Green Tips–Lifestyle
 Tips 1–10
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Tips Overview
Household Systems
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More About
Tips Overview 
Household Systems
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Tips Overview
Household Systems
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1.   Dumping on Garbage—Reducing Solid Waste
Transfer Station RECYCLING Guidelines
Have your recycling ready in separate bags/bins for one of three collection containers: 
the paper materials container
the plastic bottles/metal cans container 
the glass bottles/jars container.
Fluorescent light bulbs and CFLs contain small amounts of mercury so it's very important to recycle these at the transfer station instead of throwing them into the trash.
Winchester recycle bins may be obtained from the Town Clerk's office in the Town Hall or from CoolWin for $15 each.
Check the Winchester Transfer Station for details and the most current information.
Transfer Station TRASH Guidelines
Check the Winchester Transfer Station for details, including a list of acceptable trash items and those that require an additional fee.
Local private haulers
Go Green, 877-720-1313.
M&M Landscaping, 781-729-2021,
Winchester Rubbish Removal and Recycling, 781-721-7800
John Edward Airey, 781-721-1880
To reduce junk mail and catalogs is the official Consumer Credit Reporting Industry website to accept and process requests from consumers to Opt-In or Opt-Out of offers of credit or insurance. 
The Direct Marketing Association is good to help get rid of marketing junk mail (gym memberships, oil changes, etc.), catalogs, even marketing emails for your personal accounts. The DMA is a major source of direct mailing address lists for companies.
2.   Am I Clean Yet?—Reducing Hot Water Used in Showers
Low flow shower heads range between 1.2 gallons per minute (GPM) and 2.5 GPM and can be found for $15 and up.
Winchester’s Fells True Value Hardware carries at least one model.
Turn off shower or lower volume while soaping and scrubbing. Some shower heads have a pause button or lever which makes this easier.
3.   Scrub-A-Dub Tub—Reducing Water Used for Dishes
Winchester’s Fells True Value Hardware carries faucet aerators.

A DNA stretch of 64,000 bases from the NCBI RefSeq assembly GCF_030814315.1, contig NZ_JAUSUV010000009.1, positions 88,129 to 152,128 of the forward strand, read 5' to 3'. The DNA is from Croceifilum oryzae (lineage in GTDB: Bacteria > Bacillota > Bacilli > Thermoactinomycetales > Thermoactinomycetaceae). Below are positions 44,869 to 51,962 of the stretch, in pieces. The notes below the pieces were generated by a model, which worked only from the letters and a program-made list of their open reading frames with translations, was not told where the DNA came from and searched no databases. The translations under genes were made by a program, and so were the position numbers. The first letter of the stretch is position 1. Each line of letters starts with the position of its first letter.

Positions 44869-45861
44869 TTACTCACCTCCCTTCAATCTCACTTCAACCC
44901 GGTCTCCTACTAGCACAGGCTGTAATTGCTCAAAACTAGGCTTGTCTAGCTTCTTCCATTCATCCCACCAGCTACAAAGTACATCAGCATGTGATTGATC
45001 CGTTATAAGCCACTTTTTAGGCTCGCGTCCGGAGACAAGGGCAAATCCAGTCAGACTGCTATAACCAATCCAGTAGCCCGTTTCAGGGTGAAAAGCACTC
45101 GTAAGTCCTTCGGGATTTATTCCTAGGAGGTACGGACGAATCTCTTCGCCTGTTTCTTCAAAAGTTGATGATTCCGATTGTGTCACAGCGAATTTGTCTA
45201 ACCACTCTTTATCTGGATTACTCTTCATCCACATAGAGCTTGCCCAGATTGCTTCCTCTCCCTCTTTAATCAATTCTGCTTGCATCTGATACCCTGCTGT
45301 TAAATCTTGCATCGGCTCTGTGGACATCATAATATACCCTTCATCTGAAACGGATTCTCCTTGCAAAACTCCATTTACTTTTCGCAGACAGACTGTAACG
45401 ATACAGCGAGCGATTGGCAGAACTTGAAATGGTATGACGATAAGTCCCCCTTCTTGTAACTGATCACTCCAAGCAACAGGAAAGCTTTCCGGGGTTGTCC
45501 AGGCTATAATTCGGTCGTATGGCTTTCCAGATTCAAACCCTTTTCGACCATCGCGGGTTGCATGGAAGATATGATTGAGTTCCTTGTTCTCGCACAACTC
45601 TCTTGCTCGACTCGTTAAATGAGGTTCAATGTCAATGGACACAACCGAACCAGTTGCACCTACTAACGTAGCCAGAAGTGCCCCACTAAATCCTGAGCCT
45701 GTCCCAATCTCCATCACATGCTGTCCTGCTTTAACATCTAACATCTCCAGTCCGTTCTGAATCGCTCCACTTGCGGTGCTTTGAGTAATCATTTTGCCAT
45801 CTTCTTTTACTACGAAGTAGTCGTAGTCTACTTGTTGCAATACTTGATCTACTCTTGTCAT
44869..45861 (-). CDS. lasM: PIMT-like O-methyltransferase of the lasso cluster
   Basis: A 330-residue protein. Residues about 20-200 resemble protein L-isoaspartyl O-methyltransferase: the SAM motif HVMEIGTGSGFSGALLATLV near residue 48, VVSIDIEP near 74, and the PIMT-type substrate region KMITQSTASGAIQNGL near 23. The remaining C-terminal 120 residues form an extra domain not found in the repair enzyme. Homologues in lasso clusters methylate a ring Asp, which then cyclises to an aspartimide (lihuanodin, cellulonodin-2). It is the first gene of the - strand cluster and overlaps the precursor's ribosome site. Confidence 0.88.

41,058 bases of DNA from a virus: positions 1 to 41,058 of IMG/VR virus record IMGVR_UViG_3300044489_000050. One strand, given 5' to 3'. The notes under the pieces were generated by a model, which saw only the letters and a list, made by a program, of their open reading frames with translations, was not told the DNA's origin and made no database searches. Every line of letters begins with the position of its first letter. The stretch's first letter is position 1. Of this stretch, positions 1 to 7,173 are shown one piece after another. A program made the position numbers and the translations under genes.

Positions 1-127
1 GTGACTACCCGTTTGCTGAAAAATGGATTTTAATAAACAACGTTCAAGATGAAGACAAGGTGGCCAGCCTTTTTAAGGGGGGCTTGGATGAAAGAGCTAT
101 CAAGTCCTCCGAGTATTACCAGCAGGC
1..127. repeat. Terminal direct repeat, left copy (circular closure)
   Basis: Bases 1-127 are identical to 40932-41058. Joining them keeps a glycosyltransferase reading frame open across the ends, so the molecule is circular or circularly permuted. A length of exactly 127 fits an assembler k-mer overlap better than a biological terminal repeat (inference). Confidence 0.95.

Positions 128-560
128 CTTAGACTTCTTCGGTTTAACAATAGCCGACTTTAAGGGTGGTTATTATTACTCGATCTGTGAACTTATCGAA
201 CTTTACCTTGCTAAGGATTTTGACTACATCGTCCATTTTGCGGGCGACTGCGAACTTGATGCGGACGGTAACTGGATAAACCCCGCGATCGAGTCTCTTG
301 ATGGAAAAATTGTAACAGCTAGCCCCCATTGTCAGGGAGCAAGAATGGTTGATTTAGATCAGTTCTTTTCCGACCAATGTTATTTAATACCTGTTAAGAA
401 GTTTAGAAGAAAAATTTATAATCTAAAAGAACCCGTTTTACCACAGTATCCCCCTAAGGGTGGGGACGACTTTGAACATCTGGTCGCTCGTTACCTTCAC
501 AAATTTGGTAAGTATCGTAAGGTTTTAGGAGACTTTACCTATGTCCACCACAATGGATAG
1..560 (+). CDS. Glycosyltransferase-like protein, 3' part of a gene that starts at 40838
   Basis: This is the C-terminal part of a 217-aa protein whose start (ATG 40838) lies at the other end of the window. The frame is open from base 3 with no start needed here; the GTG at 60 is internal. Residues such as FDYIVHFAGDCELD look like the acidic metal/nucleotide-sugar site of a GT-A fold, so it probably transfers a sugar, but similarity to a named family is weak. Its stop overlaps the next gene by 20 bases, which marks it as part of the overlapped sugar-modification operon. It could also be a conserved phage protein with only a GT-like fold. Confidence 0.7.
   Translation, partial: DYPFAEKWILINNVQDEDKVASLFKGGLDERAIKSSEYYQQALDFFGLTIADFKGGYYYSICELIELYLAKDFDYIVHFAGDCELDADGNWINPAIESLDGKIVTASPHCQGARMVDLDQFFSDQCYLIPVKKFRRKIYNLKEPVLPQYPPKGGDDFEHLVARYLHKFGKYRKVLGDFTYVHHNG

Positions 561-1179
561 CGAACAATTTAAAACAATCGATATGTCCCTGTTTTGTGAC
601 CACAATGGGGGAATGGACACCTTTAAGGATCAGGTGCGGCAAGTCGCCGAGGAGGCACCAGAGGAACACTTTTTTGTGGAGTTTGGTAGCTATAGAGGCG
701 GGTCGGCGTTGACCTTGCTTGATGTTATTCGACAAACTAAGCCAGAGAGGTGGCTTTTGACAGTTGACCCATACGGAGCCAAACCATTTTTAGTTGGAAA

Free aerators are available as part of a no-cost energy assessment. Click Energy Upgrades to learn more.
When washing dishes by hand, avoid leaving the tap running while washing to save on hot water use and costs.
If you are planning to buy a new dishwasher, check out the facts in the Consumer Guide of the non-profit American Council for an Energy-Efficient Economy.
The Winchester Transfer Station will accept your old dishwasher for recycling for a fee. Check the website for the most current information.
4.   Wear it Again Sam—Washing and Drying Clothes 
Drying clothes on racks indoors saves energy and, in the winter, gives the home a little extra humidity.
If you are planning to buy a new washing machine, check out the facts in the Consumer Guide from the non-profit American Council for an Energy-Efficient Economy.
5.   Better a Sweater—Turning Down the Heating Thermostat
Programmable thermostats, if needed, are no-cost as part of an energy assessment (upgrade). Click Energy Upgrades to learn more.
Winchester’s Fells True Value Hardware carries programmable thermostats.
To landlords who control heat for tenants, please note there is a MA law stating that during heating season, rooms must be heated to at least 68° from 7 am to 11 pm and at least 64° at all other hours.
6.   Plug Your Electricity Leaks—Turning Appliances All the 
       Way Off
Borrow a Kill-a-Watt device from Winchester Library to determine energy “vampires.”
Use inexpensive power strips (as little as $5) to turn electrical items completely off when not in use.
Winchester’s Fells True Value Hardware carries power strips.
To turn off all but one plugged-in item completely, buy a "Smart Strip" for about $35 (on web). Say you’ve used a hand controller to put your cable TV box into standby (low power) mode. The strip completely turns off the TV, DVD player and any other items plugged into the strip.
To turn off each plugged-in item individually and completely, buy an "Ultra" power strip for about $20 from Tiger Direct. It has 7 outlets, 6 of which have individual on/off switches. providing convenient control of each item.
Cheapest and simplest. To turn off all plugged-in items completely with one switch, buy a simple power strip for as little as $5 at Fells Hardware, CVS or Stop & Shop. Say you’ve used this strip to switch off the cable box. When switched back on, you only need to wait a minute or so for the cable box to update its information and function properly.
Use motion sensors for briefly lighting specific areas. For a larger selection, you might have to go to a larger store, like Home Depot or Lowe’s.